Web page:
Le voyage en France 2011: Chapitre 1

Paris is always a good idea – The movie “Sabrina”

America is my country and Paris is my hometown – Gertrude Stein

If you are lucky enough to have lived in Paris as a young man, then wherever you go for the rest of your life, it stays with you, for Paris is a moveable feast.-Ernest Hemingway

Other countries drink to get drunk, and this is accepted by everyone; in France, drunkenness is a consequence, never an intention. A drink is felt as the spinning out of a pleasure, not as the necessary cause of an effect which is sought: wine is not only a philtre, it is also the leisurely act of drinking.-Roland Barthes

The best of America drifts to Paris. The American in Paris is the best American. It is more fun for an intelligent person to live in an intelligent country. France has the only two things toward which we drift as we grow older – intelligence and good manners.-F. Scott Fitzgerald

To err is human. To loaf is Parisian.-Victor Hugo

Boy, those French. They have a different word for everything.-Steve Martin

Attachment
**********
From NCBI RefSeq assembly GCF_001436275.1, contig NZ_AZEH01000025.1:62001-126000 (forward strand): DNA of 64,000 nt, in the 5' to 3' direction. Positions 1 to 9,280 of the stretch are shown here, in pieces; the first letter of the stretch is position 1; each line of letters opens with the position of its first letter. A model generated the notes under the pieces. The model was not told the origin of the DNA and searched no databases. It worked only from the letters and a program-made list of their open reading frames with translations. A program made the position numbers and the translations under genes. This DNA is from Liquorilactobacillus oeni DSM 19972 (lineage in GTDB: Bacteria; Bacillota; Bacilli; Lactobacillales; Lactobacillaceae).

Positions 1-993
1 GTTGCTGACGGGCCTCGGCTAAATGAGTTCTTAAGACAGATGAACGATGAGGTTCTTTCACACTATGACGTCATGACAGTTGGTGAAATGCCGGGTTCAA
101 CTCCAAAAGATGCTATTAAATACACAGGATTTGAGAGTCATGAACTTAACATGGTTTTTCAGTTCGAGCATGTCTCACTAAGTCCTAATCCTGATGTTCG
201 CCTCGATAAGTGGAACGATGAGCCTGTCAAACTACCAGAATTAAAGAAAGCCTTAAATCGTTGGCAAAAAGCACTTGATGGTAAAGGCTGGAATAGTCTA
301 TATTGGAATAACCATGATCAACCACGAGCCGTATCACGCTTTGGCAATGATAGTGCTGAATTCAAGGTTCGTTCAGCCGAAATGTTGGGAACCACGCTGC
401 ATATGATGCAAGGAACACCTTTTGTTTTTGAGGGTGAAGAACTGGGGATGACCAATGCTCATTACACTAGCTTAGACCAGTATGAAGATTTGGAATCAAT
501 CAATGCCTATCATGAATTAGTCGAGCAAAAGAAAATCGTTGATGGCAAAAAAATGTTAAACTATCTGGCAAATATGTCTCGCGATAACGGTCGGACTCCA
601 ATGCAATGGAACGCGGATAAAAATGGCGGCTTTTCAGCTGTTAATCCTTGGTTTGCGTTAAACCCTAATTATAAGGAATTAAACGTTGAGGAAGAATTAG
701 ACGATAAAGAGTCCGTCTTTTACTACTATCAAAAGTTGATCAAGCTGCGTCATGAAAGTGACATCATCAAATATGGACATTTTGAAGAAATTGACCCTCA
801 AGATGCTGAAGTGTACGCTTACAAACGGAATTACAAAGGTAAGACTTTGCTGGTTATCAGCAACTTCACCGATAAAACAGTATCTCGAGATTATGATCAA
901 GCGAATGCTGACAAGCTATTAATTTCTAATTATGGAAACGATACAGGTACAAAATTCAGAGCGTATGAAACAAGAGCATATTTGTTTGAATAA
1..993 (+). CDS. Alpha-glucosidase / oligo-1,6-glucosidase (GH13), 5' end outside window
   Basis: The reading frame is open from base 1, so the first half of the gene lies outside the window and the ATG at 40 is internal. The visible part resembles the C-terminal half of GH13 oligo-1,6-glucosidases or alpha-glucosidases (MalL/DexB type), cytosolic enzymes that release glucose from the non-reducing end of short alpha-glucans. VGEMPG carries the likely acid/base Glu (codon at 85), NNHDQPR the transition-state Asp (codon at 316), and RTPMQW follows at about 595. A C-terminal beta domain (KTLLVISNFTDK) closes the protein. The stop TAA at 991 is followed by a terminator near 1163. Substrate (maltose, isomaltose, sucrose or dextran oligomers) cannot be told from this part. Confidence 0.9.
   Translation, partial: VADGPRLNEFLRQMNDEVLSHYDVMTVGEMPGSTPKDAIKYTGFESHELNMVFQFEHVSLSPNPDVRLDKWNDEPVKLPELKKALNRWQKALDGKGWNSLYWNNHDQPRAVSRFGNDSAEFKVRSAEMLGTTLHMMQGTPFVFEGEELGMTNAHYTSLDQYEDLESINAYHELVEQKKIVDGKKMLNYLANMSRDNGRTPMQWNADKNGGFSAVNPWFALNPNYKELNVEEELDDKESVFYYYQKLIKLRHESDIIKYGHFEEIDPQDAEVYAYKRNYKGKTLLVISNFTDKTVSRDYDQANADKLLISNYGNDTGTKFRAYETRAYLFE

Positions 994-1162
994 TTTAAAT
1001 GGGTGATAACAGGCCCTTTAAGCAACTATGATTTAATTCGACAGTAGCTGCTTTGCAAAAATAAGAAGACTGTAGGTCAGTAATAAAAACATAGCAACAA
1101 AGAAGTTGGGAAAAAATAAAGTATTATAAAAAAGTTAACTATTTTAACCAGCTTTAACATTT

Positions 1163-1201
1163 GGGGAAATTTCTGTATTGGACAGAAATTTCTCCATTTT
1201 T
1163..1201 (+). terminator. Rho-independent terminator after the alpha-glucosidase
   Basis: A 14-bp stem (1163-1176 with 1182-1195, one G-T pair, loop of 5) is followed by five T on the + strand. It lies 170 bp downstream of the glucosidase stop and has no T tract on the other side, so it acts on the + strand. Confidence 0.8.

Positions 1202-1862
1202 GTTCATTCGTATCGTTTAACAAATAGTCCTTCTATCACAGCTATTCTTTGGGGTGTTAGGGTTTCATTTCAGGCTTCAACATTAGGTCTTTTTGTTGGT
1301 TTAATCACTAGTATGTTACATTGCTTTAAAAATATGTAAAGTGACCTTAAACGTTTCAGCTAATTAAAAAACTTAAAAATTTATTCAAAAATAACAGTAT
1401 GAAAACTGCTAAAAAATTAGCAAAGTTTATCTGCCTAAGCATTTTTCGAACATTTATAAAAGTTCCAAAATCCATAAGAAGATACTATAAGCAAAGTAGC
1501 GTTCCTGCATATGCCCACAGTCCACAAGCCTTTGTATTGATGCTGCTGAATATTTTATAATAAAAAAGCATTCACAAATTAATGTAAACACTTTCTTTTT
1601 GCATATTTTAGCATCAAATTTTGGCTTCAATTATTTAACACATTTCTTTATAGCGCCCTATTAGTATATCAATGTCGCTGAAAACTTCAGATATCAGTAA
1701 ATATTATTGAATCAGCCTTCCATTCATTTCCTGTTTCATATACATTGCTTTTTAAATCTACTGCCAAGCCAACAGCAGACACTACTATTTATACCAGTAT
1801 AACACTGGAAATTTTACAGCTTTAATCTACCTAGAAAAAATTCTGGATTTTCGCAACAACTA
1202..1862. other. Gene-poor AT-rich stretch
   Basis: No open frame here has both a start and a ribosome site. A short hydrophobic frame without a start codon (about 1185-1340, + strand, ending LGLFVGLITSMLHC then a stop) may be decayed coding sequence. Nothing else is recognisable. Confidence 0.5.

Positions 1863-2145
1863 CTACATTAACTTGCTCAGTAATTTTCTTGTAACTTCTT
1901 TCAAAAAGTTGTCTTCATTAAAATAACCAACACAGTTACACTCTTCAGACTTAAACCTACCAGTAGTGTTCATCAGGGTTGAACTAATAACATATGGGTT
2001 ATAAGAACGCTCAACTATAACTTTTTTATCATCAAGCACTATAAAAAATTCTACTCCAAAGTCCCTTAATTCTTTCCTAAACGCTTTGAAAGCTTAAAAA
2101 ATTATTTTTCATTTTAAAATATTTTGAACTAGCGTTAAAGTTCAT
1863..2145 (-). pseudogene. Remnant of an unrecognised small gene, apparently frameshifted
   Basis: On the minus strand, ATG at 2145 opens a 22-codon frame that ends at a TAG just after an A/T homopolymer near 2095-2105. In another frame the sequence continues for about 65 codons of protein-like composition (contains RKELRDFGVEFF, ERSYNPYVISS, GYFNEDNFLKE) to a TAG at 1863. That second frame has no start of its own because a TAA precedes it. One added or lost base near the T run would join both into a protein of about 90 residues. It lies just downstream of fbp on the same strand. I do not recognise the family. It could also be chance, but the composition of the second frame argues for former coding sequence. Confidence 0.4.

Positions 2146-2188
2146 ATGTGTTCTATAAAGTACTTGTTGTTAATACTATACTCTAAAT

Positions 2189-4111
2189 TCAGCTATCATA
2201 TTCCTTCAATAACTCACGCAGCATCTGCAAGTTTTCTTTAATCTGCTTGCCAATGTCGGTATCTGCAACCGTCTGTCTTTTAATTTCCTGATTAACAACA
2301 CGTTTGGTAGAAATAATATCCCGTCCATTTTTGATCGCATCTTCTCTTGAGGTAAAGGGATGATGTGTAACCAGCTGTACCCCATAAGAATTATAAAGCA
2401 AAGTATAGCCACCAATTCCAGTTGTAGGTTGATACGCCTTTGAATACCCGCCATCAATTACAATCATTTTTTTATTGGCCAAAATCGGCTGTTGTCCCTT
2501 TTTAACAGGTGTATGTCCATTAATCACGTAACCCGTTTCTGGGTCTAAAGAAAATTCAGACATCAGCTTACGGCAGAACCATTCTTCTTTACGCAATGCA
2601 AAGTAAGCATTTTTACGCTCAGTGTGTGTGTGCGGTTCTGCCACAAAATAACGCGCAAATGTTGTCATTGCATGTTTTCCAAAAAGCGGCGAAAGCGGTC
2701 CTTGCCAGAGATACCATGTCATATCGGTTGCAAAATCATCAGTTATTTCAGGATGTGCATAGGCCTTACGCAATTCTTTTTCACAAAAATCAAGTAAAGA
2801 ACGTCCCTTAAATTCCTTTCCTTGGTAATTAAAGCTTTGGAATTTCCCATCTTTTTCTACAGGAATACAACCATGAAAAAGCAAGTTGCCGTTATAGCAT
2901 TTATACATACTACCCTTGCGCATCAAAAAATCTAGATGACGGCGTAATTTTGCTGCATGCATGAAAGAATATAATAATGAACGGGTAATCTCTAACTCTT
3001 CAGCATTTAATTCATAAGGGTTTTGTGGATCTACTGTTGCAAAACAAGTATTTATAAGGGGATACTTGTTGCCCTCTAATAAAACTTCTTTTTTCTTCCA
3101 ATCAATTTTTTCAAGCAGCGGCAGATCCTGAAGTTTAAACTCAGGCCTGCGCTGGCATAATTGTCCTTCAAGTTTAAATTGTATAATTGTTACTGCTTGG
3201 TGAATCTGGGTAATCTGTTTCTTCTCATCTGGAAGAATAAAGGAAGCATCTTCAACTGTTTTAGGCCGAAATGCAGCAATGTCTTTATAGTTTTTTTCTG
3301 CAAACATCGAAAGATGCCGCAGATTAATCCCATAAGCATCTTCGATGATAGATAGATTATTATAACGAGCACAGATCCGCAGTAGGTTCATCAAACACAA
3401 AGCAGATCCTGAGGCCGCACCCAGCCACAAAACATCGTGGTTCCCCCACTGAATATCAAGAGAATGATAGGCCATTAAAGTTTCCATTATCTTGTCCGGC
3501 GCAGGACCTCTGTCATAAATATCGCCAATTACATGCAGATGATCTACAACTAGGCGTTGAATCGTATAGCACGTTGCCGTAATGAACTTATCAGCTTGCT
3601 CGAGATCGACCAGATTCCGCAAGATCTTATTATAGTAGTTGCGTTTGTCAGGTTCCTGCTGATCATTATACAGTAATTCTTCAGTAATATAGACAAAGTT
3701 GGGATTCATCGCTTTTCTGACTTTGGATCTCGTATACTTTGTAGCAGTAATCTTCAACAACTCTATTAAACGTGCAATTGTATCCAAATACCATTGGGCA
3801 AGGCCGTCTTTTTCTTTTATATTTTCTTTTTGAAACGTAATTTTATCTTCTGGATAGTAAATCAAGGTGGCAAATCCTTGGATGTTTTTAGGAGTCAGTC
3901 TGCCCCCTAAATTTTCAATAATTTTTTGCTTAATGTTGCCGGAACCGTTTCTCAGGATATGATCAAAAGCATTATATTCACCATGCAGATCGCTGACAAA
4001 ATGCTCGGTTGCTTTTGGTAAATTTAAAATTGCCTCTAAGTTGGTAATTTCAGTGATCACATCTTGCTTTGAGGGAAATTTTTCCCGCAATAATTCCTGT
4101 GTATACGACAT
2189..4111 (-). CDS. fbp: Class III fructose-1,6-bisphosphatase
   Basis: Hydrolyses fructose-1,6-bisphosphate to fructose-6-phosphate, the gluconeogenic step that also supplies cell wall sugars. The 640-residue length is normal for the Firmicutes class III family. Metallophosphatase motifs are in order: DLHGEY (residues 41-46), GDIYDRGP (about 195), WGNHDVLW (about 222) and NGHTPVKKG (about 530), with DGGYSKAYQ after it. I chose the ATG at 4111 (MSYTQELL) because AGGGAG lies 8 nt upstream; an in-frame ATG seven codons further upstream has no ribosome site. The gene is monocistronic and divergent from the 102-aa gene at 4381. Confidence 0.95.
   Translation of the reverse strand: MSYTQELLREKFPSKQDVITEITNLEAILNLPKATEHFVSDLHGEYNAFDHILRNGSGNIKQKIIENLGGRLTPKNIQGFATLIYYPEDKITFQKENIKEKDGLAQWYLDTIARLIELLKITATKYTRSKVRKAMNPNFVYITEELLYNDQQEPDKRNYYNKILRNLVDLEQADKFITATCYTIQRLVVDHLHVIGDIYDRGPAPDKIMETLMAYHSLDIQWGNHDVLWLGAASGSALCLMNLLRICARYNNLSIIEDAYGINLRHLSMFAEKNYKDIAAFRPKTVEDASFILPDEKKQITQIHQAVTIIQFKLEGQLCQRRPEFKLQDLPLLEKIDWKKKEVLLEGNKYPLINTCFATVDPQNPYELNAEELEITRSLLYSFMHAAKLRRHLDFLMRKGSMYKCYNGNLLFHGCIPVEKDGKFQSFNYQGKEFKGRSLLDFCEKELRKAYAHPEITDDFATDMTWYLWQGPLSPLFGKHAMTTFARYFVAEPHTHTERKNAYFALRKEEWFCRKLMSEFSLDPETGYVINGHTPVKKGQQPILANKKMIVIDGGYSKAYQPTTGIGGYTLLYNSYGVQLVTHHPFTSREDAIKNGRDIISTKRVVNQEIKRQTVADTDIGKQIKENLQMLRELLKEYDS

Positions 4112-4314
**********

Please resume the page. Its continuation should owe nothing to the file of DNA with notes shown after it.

Here I am, just a country boy at heart, visiting France for the first time. Though, as my fellow submariners will tell you, I’ve literally been around the world, but sometimes I feel as if I never really left home. I have now. I have to say that I was quite nervous prior to leaving, not sure why, but I was. When the day finally came about, all was goo though. I got to Nashville airport quite early, but that is how I like it; I don’t mind waiting at the airport, I hate to be rushed. The trip to Atlanta was without much excitement. In Atlanta, my plane went directly to the same terminal I would be leaving from. Quite convenient. My layover was three hours and forty-five minutes; again, I don’t mind waiting. Boarding the Air France plane was like stepping into a spaceship, I felt the anticipation, could almost taste it. The flight to Paris was only forty percent full, so for weight and balance considerations, they had us take ‘temporary’ seats for the takeoff, but soon after we were allowed to take our assigned seats. My assigned seat was in the center section of four seats, but I had all four to myself! I could lay back with comfort! Soon after taking off, they served dinner, and I had the first of what would come to be a quite common verbal exchange. The flight attendant asked what I wanted for dinner, and I said, “Je veux un coca light.” She then said “Ahhhhh vous parlez Francais” Followed by a bunch of words that I totally did not understand! My bewildered look led her to say… “Do you speak English” at which I sighed, “yes.” This has happened a few times, mostly in Paris though. I was afraid I would not sleep on the flight, but luckily I did. I suppose the four seats I had made a bit of a difference, I certainly hope my flight home is similarly empty. I couldn’t easily look out the windows, but I did notice that Charles De Gaulle airport is surprisingly amidst the country! Lots of agriculture around the airport. I landed, and made my way to and through customs with little to no problems. The customs agent simply asked me to remove my hat to compare me to my passport photo. The first thing I did after customs was to find a French Telecom public phone and phone my shuttle service to ask for a pickup. No problem, the lady on the other end spoke a rather hurried English. Making my way to baggage claim, I found that my bag had just come out of the chute. Surprising luck. I then headed out to ‘sortie’ 8 and waited for my shuttle. I had to wait about twenty minutes…. But I was waiting IN PARIS! This phrase became my catchphrase during my entire stay in Paris. No matter what happened to me… it was happening In Paris! Now the shuttle… Wow, better than a Nascar In-Car camera, I felt every side slip, and bump the entire way to my hote. And interestingly the shuttle was a Prius. Not being driven in a fuel-efficient manner though. Most of the traffic was heading north, so we didn’t run into many slow downs until we came more into the center of Paris. Now the shuttle driver was playing a French pop radio station, and after recovering from the shock of an Indy 500 like start, I noticed “She’s a maniac” pumping out of the speakers. Hello eighties! It appears that mixing pop songs with French songs is ‘the’ thing in France. I think the French government requires they play something like thirty percent French music, but rest is some genre of American music. Paris traffic is rather crazy, and one thing that I noticed was that scooters and full-sized motorcycles are not just allowed, but encouraged to disregard any and all lanes! As ‘Love is a Battlefield’ wafted through my ears, I was amazed by the courage that these cycle drivers displayed weaving in and out of traffic, and between closely packed lanes of traffic! I did finally arrive at my hotel in one piece, and ‘Welcome to the Pleasuredome’ saw me out of the Prius, and onto the sidewalk. Checking in was easy, I had studied a few phrases of French for my arrival, and this was one. I paid for my three night stay in Paris, and got the key to my room. In the States, the fob on this key would have been appropriate for many a country gas station restroom key… not exactly a pocketable item. Hitting my room was a pleasure, I was ready to settle in, but I still had one task to perform. For anyone planning a trip to France, at Charles De Gaulle (CDG), there are no phone outlets in the arrival section. I had bought a GO phone in the USA, and my plan was to buy a French SIM card to put in it. I had already looked up the closest kiosk for this from my hotel, and had ‘walked’ to it via Google street view, but a brief conversation with the hotel attendant led me to a shopping mall called Italie 2. This was lucky, as the kiosk I had found on the internet was from a bygone era, well at least in internet terms. It was a closed up shop. But in Italie 2, I found a shop named Darty which is similar to a Best Buy. I went up and went through my little spiel… ‘Je veux un SIM carte s’il vous plait.’ I took my phone out, and took the back off and removed my USA SIM. He asked me something in French, but I recognized that he was asking if my phone was unlocked. I replied ‘Je pense que, oui.’ He took his SIM card out and tried it… no go. So I said ‘Pas problem’, I just asked for a prepaid phone, then he started asking a bunch of questions. I think my blank face initiated his, ‘Do you speak English’, and I said … ‘yes’. His English wasn’t perfect, but neither is mine, so we got along famously. Oh and another thing… That whole Jason Bourne buy a prepaid phone and slip it into someones pocket?? Nope…. Hollywood! I had to show my passport, they made a copy of my passport, and I had to sign lots of things… then I got my twenty-nine euro prepaid phone. But it all worked well! I called Ethan and he was on the train, heading to Paris, would arrive in a few hours, so I decided to fix my phone up and go have some beers and wait to go meet him. My hotel was only a kilometer and a half from Gare Austerlitz, one of the main train stations in Paris, so the plan was for me to walk up the street, and him down and we’d meet. Oh by the way… ‘Je veux un biere, s’il vous plait.’ Is a very important phrase to learn. So learn it well! I had four beers while waiting, and then headed out to meet Ethan. I called him, and got no answer… called him again, and went straight to voicemail. I’m just plodding up the street, and while fiddling in my pocket for my phone, who do I almost literally run into… Ethan! What a joyous meeting. by this time we had to hurry to get back to the hotel and hit the Metro to go to the Eiffel Tower. My good friend Joe Phillips (His new book, Vampire Management, is just being published, you should get one!) by some coincidence was going to be in Belgium, at about the time I was going to Paris, so he decided to fly back out of Paris. Because of the certainty of no telecoms, we had made plans to meet at the Eiffel Tower at 6:45 local time. We got there a little after seven, and saw dishearteningly that there was quite a throng of people, and the setting sun was sure to make our discovery of each other very difficult. I just happened to look in a certain direction, and saw someone who I swear had the same ‘back of the head’ as Joe. So with the country boy in me, I just hollered; “JOE”, and amazingly he stopped and came towards me. Seriously, this was very lucky, he had to have been fifty to seventy-five yards away. That Parisienne luck was still with us. So, we took a few pictures, and then decided to go have a beer and get a bite to eat. Knowing that everything was expensive near the Eiffel Tower, we walked away from it to try to find a place to sit down. The first place we stopped at, we had Kronenbourg beer, a French beer, and some frites and a cheese plate. “Frites and Fromage” That was the specialty I had! Here was where I described to Ethan and Joe my new catch phrase; “In Paris”. And we used that the rest of the night, nay, the rest of the trip! After here, we decided to then go do a little bar hopping. The next place we went to was a nice little place, they had homemade chips, and of course we had beer. There was an interesting American couple there: Nick and Katelyn. Katelyn was a very…. ummm how to put this… negative person. Yeah she was very negative. She was complaining about everything, her earlier meal had been bad, etc. Her boyfriend Nick, a really nice guy mind you, had brought them over with his work, so a paid vacation… To Paris! Ahh well. I suppose Paris doesn’t touch everyone’s heart. We had some beers here and talked with Nick and Katelyn for a bit, and then decided to find another place. We hadn’t walked a hundred yards when Joe and I felt bad for Nick… We stopped and conferred… And yes, we should give Nick the opportunity to escape. So we walked back and I distracted Katelyn with “Did I leave my glasses in here?” Followed by: “So you went to school in Ohio?” While Joe gave Nick the opportunity to slip off with us. Of course, Nick did decline with a laugh and he said Katelyn is a really good girl. And I’m sure she is, but I hope when he’s forty, he doesn’t look back and say… “Damn I wish I’d gone with those guys!” We then went to our last place for the night, had a glass of champagne, and another cheese plate, and called it a night. Joe took a cab, and Ethan and I made our way down to a Metro stop. The Hotel looked quite pleasant for a good night’s sleep. And I was definitely ready to sleep. In Paris!